While European media has been in a frenzy for the last few weeks over the deal or no deal implications of a bailout of the $238bn Greek economy, rather less attention has been paid until very recently to the $10.36tn Chinese economy which has been suffering its own economic turmoil. An estimated $3tn was  wiped off the value of the Chinese stock market between June and mid-July, leading to unprecedented intervention from the Government which has imposed banning orders on some companies from selling stocks for six months and taken various other measures which, at the time of writing, seem to be having limited effect. If that sounds a lot to lose – it is – the loss in value is roughly the equivalent of the entire UK GDP being deleted in six weeks.

Media coverage has been mixed – some panicky; some facetious – red is normally a lucky colour in China; some less concerned, pointing out that the percentage of the total population in China with direct exposure to the stock market is small (while, perhaps, losing sight of the likelihood that many of those who are exposed will have median or above average income and will therefore be important for the growth of the domestic consumer economy and for the continued growth of the burgeoning market for European imported items of €164.7bn last year).

Clearly, if you have operations in China or sell directly to it, then you should already be thinking carefully about the direct and indirect implications of the stock market crash.

However, on any level, when €302.5bn of EU products and services come from China each year and a little over half of that goes back, anything which makes China sneeze should make any senior business leader – including lawyers – pause for thought.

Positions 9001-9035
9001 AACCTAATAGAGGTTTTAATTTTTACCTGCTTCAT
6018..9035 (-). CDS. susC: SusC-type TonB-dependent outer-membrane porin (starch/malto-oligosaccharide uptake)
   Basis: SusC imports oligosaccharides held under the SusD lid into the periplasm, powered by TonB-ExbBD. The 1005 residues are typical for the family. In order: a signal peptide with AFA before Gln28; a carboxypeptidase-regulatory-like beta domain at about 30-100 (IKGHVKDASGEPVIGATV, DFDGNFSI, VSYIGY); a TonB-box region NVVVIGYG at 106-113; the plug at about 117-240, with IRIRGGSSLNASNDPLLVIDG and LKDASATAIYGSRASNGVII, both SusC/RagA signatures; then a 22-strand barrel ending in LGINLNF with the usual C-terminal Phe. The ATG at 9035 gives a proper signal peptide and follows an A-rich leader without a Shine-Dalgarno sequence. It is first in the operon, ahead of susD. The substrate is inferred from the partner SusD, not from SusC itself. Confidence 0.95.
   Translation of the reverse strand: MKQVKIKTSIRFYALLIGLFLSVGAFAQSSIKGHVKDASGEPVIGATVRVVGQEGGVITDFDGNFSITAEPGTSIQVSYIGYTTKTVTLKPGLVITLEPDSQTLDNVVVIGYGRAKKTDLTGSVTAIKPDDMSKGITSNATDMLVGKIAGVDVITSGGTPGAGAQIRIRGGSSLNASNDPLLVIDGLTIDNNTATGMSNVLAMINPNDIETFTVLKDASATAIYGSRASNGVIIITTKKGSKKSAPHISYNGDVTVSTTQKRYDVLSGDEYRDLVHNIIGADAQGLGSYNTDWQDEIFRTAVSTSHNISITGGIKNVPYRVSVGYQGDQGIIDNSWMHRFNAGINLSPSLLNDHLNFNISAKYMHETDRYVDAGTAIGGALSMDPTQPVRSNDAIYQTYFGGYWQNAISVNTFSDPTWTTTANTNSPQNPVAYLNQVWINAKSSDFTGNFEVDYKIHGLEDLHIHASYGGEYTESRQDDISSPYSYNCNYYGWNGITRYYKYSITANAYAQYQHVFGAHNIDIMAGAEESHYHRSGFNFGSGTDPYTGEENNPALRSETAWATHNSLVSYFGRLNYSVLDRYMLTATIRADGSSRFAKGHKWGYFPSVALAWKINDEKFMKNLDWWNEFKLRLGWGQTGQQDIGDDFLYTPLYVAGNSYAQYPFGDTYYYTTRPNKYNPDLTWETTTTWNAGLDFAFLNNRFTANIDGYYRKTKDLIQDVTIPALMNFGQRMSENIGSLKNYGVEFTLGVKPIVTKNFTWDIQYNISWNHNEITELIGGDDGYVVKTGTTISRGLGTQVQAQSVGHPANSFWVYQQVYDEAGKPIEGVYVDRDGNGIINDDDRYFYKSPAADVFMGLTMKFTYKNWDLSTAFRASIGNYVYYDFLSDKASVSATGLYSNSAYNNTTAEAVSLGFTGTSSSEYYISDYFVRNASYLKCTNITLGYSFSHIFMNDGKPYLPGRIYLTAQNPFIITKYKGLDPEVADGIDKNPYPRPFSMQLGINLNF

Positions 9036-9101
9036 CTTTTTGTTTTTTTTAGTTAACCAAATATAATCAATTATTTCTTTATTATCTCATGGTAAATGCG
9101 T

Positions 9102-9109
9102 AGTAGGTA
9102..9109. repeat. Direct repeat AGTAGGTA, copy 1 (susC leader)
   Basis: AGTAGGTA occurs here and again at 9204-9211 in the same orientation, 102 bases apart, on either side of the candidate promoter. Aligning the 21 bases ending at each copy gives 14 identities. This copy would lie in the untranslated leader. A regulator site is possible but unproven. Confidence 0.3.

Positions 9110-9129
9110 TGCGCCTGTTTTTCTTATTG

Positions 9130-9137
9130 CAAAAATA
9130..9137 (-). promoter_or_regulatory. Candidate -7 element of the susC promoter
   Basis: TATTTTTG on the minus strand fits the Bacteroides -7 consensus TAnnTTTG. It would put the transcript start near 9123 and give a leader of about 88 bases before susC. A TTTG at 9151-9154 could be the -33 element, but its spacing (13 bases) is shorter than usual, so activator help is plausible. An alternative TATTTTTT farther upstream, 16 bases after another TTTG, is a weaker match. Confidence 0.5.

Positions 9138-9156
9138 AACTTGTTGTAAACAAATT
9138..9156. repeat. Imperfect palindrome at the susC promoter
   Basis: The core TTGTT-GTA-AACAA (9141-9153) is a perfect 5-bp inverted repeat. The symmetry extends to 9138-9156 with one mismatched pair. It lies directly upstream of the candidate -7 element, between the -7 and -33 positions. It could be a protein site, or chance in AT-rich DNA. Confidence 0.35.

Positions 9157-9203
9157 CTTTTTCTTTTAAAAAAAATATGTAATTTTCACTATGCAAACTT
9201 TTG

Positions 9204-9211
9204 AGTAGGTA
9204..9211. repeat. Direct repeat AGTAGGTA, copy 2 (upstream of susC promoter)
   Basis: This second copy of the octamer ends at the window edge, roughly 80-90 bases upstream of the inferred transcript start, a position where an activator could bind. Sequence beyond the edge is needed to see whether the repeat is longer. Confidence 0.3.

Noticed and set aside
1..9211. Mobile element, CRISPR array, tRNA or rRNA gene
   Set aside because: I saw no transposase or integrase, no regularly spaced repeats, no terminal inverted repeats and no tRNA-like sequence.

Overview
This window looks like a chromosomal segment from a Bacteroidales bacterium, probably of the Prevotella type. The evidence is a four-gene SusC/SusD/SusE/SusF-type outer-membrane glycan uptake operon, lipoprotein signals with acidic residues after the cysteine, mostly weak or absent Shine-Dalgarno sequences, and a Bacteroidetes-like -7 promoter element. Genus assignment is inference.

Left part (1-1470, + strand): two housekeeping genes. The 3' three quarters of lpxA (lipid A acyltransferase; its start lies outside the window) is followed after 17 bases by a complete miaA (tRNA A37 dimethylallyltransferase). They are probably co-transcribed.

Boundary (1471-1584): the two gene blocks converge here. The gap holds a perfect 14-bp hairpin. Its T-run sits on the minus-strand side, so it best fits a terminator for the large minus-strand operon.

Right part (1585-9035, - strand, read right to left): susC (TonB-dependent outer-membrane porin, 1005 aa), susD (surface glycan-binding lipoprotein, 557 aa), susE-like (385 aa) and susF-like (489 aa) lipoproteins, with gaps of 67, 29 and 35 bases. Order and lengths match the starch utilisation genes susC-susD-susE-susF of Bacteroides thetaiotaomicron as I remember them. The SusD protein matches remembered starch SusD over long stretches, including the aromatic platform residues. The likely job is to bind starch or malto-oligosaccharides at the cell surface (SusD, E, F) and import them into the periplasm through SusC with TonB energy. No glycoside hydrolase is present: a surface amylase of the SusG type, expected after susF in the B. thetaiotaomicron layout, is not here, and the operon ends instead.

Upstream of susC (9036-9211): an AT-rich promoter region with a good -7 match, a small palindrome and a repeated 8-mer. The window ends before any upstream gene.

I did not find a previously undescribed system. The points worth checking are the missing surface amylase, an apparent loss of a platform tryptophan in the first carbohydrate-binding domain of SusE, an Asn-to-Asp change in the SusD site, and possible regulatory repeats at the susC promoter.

So, what can you as a GC or in-house lawyer be doing right now to try to mitigate any possible fallout for your company?

Most importantly, if you don't know it inside out already, get familiar with the supply chain to you, and with your customers' supply and sales chain of which you are a part. Can you see any bits of the chain which have "material" links into and out of China?

Bear in mind that "material" may mean a small volume of supply of something critical to your business as well as a large volume supply. An obvious example is "rare earths" supply – look on Google for a few minutes if you're not familiar with them – it is quite thought provoking.

Then back to the lawyering! Do you have all of your live contracts accessible? What kinds of break clause do you have in place with your suppliers and with your customers? How will the wording of any force majeure clauses affect your business? Do they account for this kind of economic eventuality? Contractually, do you have freedom to seek out alternative suppliers and, if so, who in the supply chain to you should be doing this, when and at whose expense? If the Chinese component is at the top of your supply chain then what is the possible impact on that supply chain – what happens if a link in the chain goes bust?

So, assuming you or your team has a role to play as a contract lifecycle manager on the buy and/or sell side, it's to best to analyse – and analyse now – those contracts in detail to surface any likely exposures from prime contractors and subcontractors and towards customers who you might not be able to supply or from whom payment might not be forthcoming. If this role is performed by another team then it might be wise to prompt them to do this analysis now so that you know where you are in the event that things in China get worse.

So it's still up for debate as to how serious this recent crash really is; some argue it's trivial and the actual impact on business will be relatively minor. But either way it's as well to prepare as it is quite possible that this collapse will create issues which last for years. A lot will depend on how exposed your suppliers or customers are, directly or indirectly, to funding from what is – and is likely to remain – a very unstable stock market. There will undoubtedly be an impact on trade finance and working capital in your supply chain and in the purchasing chain for any of your customers who sell (in)directly to China, so you need to look at how easy it is to make changes to your contracts – or, even, to get out of them – if you consider that the current uncertainty is exposing you to an uncomfortable level of risk.

Either way, it's far better to form a view now and decide not to react than to leave it too late and realise you've, well, left it too late.